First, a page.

[lg policy] South Africa: We're not opposed to Afrikaans - Nzimande

Harold Schiffman hfsclpp at GMAIL.COM
Sat Feb 20 16:34:15 UTC 2010

We're not opposed to Afrikaans - Nzimande
19 February 2010

But higher education minister warns against using language as an
instrument of exclusion

Address by the Minister of Higher Education and Training Dr Blade
Nzimande at the Installation of Dr Johann Rupert as Chancellor of
Stellenbosch University

 18 February 2010

Programme Director, Mr. Mohammed Shaik

Honourable Minister Trevor Manuel

Premier of the Western Cape, Ms Hellen Zille

Mayor of Stellenbosch, Mr. Cyril Jooste

Chancellors present

Vice Chancellor of Stellenbosch University, Professor Russel Botman

Members of Council of Stellenbosch University

Vice Chancellors and Deputy Vice Chancellors of our higher education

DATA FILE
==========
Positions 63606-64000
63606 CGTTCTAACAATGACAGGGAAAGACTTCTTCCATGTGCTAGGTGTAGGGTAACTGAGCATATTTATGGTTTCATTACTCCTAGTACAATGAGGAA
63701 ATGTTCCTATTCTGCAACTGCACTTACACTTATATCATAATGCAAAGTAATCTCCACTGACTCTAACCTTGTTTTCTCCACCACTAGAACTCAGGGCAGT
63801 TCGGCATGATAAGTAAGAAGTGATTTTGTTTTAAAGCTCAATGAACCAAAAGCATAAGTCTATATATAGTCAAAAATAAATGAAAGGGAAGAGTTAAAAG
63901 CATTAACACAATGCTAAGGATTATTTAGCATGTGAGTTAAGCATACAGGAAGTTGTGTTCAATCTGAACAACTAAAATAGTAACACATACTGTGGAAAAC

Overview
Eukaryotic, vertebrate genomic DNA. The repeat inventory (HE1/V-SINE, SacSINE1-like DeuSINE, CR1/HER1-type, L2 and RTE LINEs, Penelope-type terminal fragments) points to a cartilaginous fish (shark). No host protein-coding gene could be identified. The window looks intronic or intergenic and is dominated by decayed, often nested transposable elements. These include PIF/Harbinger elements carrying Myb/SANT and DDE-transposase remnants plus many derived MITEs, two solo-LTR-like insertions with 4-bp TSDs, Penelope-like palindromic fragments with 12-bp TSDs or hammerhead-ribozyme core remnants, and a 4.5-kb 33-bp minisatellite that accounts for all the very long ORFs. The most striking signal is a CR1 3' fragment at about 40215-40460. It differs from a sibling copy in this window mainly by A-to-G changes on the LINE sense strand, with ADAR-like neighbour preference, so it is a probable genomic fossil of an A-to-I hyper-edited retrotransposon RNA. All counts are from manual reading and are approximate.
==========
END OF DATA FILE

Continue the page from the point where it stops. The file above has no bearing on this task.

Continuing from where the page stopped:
Distinguished guests

Ladies and gentlemen

It is a great honour for me to be invited to offer a congratulatory
message at this special function of the inauguration of Dr Johann
Rupert as Chancellor of Stellenbosch University.
Dr Johann Rupert is a distinguished South African business leader and
entrepreneur. Having studied Company Law and Economics at this
institution many years back, Dr Rupert has traversed the journey from
student to Chancellor and in a sense has completed a full circle.
Programme Director, I would like to take this opportunity to extend my
warmest welcome to Dr Rupert and congratulate you, Sir, on your
appointment as the 14th Chancellor of the University of Stellenbosch.

Dr Rupert, my Department wishes you the greatest of success in your
appointment and is looking forward to work with you and the leadership
of Stellenbosch University, in addressing some of the pertinent
challenges that confront our higher education institutions today. It
is in the working together that we can forge new paths and find ways
to advance the goals of access, equity and success meaningfully. This
university is one of our prime assets in the higher education sector
with respect to research and scholarly excellence. Additionally, the